One other twist on the Classic Screwball Rulebook is that when Jerry is close to becoming engaged to the heiress, Lucy shows up to remind Jerry they belong together.  This is notable because it's usually the other way around.  Often it's the woman who has opportunity to marry wealth but chooses the heart and authenticity of the male lead.  Here, it's Lucy who puts her heart on her sleeve and makes a public plea for the guy's heart.  She does it by showing she's smarter and classier than the singer he'd been with before, yet a whole lot more fun and genuine than the heiress he's linked to at that moment.  She does it by wearing a trashy outfit, faking drunkenness, accusing an upper-crust family of stealing her purse, and performing a tawdry dance number while pretending to be Jerry's sister - effectively terrifying his potential new in-laws.

Like Jerry, she's neither this nor that.  The awful truth is that they're a perfect match.


Released: 1937(Oscar nomination, Best Picture)
Director: Leo McCarey (Oscar win)
Leads: Cary Grant, Irene Dunne (Oscar nomination), Ralph Bellamy (Oscar nomination)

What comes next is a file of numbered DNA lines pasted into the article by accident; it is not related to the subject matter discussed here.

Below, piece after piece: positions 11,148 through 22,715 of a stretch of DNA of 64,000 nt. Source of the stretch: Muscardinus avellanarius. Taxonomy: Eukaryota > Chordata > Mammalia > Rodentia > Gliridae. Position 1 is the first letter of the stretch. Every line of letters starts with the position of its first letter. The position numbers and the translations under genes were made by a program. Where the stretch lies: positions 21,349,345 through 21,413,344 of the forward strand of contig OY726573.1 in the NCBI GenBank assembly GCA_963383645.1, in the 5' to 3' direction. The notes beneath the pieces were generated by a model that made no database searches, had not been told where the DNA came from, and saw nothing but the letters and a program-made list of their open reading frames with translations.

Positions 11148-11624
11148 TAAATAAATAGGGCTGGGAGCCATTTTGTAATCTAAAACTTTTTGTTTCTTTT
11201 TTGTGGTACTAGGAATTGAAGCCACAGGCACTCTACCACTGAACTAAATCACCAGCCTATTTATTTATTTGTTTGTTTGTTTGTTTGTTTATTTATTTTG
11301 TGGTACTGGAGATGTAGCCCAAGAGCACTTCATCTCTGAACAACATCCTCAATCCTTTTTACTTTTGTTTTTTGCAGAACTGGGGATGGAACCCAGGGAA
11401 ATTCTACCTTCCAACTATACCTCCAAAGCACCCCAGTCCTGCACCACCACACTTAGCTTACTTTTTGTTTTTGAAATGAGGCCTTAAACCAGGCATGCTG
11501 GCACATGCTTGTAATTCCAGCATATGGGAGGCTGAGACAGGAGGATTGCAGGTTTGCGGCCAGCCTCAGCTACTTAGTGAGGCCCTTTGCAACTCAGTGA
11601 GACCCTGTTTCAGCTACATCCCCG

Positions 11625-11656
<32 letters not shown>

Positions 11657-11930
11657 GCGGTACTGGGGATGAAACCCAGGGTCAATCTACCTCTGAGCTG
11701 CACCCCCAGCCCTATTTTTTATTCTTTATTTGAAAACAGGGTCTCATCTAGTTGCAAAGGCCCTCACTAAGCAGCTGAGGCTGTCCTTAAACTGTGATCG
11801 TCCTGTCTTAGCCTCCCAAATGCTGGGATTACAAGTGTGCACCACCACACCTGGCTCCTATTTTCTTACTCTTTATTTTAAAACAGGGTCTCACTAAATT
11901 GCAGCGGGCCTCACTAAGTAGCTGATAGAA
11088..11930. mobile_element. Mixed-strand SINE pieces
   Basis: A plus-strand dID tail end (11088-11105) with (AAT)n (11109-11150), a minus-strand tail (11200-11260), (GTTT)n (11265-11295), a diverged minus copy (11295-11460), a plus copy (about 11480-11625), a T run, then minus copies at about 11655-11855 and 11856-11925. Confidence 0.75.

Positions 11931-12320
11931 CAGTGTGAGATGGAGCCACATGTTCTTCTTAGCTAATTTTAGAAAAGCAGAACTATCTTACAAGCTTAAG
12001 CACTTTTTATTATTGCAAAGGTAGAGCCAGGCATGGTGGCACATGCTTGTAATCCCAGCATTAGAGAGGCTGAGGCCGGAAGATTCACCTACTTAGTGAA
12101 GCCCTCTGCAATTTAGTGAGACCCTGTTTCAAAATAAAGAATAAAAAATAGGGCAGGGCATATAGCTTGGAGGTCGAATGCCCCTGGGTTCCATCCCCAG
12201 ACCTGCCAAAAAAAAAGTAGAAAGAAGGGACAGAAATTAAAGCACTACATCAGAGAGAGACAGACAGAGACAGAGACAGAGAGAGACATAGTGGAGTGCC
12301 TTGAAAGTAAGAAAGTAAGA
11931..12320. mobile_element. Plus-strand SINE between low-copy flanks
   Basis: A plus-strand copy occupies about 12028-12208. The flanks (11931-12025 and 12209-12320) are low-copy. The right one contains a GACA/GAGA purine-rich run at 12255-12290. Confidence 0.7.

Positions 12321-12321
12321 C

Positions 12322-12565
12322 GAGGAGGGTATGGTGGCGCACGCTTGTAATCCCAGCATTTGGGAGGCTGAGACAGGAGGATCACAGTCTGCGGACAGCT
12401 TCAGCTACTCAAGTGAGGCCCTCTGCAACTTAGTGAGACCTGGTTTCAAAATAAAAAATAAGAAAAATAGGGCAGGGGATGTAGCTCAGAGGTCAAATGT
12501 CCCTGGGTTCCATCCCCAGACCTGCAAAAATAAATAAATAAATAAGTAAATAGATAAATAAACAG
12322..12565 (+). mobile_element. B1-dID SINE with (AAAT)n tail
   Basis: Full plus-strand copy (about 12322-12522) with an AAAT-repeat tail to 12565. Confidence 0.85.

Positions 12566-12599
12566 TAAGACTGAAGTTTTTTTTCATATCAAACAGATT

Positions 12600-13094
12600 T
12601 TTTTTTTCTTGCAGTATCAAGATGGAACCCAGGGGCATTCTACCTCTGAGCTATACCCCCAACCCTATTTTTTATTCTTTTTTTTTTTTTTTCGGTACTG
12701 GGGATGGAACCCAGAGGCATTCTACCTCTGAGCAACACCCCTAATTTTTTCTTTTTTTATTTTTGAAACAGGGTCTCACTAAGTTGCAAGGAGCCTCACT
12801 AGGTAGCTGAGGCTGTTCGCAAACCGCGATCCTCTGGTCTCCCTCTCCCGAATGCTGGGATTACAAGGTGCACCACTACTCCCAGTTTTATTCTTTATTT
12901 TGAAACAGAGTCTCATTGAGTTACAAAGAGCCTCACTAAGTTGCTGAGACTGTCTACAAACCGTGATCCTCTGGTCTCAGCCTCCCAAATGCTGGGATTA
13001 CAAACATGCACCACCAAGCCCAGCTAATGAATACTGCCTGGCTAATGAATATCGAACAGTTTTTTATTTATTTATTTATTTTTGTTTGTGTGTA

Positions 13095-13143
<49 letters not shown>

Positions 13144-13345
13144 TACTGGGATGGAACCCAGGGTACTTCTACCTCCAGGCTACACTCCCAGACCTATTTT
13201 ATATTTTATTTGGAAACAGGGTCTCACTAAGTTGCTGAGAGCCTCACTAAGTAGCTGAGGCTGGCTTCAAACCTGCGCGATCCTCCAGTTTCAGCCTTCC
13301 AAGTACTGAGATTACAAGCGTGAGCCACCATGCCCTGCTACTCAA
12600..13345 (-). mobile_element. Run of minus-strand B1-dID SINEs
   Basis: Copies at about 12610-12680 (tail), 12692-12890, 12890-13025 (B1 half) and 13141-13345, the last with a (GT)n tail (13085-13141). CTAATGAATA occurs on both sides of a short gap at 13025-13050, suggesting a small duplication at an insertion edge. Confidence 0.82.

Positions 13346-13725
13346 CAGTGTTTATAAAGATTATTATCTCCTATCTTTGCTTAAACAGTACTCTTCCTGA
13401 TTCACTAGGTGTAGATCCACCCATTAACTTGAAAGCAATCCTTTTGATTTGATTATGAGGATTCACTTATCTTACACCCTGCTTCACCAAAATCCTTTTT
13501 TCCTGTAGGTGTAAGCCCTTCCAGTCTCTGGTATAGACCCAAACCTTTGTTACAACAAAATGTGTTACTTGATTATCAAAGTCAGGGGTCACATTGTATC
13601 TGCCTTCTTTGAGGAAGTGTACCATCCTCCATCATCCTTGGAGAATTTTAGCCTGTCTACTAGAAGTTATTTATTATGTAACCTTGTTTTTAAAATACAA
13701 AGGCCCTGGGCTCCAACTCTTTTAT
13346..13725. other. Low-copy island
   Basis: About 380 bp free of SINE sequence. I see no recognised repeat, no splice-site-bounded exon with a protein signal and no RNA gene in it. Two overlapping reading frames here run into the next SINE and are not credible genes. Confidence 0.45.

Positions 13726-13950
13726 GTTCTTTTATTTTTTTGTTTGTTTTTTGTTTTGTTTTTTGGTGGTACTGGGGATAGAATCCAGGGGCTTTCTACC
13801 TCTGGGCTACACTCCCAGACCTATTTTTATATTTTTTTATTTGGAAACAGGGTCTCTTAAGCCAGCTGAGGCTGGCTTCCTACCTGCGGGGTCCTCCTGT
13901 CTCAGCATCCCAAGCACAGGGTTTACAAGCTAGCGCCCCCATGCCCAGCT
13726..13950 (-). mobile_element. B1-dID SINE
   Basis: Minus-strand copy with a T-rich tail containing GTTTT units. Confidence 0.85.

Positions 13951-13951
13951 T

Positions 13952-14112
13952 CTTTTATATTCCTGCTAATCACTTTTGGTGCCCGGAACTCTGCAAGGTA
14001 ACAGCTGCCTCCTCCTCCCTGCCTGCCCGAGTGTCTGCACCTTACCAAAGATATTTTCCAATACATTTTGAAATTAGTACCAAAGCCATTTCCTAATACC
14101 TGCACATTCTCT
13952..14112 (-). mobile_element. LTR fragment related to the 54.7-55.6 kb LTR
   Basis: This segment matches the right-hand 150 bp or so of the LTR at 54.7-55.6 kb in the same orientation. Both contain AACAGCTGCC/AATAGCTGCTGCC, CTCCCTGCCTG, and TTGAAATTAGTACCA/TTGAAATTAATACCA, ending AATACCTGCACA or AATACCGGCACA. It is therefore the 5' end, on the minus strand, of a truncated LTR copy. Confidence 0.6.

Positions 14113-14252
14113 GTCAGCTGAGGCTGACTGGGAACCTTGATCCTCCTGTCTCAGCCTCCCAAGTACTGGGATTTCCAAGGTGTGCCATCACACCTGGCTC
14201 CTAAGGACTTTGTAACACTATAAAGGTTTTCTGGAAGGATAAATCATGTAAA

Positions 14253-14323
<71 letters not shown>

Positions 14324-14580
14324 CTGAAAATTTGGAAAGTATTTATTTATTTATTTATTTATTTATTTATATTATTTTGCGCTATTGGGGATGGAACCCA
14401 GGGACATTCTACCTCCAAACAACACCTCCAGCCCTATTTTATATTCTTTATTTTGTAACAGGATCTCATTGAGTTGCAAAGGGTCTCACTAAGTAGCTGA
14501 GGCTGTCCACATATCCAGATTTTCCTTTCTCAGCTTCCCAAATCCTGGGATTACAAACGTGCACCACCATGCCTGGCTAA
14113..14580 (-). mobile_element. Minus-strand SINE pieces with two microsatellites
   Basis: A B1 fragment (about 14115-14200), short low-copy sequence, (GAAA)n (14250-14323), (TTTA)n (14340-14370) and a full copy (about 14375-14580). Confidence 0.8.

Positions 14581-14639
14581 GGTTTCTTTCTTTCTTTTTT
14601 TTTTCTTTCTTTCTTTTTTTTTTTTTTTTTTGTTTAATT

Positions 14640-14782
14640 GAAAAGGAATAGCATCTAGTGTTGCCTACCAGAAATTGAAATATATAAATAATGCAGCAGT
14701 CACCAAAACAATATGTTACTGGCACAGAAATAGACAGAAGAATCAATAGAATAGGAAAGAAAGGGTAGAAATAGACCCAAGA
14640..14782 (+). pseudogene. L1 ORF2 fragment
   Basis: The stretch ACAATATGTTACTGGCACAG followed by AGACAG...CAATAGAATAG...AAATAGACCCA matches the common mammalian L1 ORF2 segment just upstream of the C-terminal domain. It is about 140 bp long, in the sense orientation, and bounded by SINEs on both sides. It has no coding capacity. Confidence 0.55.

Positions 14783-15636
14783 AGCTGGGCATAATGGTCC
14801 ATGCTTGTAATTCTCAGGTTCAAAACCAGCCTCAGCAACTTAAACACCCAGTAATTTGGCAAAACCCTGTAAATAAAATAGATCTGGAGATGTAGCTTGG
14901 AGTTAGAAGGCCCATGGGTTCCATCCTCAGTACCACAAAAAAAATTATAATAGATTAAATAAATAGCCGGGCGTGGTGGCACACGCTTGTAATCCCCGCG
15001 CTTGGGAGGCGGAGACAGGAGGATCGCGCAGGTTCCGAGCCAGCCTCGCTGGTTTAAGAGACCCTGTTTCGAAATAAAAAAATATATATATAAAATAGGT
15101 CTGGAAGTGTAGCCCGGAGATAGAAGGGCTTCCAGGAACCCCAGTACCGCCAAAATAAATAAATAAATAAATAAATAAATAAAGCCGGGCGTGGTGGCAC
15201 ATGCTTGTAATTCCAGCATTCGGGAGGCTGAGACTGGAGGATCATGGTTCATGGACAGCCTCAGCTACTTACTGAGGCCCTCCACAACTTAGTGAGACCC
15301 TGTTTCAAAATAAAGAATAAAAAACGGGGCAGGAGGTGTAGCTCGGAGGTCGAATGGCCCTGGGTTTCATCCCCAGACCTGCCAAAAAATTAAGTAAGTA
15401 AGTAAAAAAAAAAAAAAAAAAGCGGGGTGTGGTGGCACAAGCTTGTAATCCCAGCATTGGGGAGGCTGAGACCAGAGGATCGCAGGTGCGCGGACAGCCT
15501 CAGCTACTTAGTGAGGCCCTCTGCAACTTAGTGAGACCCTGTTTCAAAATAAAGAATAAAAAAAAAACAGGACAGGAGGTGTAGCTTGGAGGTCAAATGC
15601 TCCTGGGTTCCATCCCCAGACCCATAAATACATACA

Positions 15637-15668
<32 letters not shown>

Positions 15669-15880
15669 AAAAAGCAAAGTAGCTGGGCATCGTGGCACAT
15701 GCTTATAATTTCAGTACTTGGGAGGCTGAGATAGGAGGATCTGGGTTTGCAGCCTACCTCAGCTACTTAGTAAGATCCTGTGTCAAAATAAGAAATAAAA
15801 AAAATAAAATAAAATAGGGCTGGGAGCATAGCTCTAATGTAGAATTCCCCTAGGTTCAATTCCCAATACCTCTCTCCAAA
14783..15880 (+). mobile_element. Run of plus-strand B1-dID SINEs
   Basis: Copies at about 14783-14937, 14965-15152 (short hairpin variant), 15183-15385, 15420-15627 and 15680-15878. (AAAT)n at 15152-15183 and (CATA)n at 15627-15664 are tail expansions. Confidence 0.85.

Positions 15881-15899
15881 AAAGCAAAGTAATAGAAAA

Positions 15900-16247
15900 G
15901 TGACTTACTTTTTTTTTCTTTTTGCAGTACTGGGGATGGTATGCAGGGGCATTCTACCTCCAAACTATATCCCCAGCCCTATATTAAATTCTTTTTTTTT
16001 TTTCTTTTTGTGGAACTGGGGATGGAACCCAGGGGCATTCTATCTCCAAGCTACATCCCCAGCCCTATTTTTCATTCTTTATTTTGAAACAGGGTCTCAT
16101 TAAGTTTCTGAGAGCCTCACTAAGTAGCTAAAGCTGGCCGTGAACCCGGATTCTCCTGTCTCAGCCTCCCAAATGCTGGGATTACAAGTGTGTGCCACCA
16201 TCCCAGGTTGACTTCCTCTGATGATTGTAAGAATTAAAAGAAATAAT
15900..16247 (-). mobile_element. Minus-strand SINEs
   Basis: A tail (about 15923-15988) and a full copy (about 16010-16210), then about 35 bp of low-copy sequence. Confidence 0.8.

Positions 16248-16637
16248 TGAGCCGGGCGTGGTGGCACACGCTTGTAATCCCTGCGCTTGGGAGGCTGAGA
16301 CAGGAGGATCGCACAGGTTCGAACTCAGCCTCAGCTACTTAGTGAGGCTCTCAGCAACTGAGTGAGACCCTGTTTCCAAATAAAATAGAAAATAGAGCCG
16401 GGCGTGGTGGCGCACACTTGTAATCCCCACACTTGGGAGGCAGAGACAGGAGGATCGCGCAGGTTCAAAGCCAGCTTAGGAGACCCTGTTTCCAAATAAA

Writer:  Arthur Richman (play), Vina Delmar (Oscar nomination, Best Adapted Screenplay), Sidney Buchman (uncredited)
Genre:  Romantic Comedy, Screwball
@ Amazon:  THE AWFUL TRUTH

Sunday, May 1, 2011

Dissecting a joke is like dissecting a frog, nobody is interested and the frog dies.

The "thesis" for this blog is still taking shape, but I will do my best to avoid anything like this...


The folks on this panel (The Art of the Kvetch:  Jewish Humor as Secularism, The New School University, April 29, 2011) are crazy smart, and the subject of their study isn't wholly dissimilar from where want to go with this blog, but - yawn.  This panel goes on for 98 minutes, and it's often a tough slog.

Which is probably why I've been posting to this blog sporadically.  I've been reluctant to delve too much into anything because over-thinking ruins most everything.

Yeah, that's it.

I set out to blog about the intersection of light and dark, comedy and tragedy - how sad is often funny and vice versa.  I guess this is an example of substance intersecting with comedy and causing a slow-motion fender-bender with no reported injuries...  because it was so boring the local reporter fell asleep at the scene of the accident.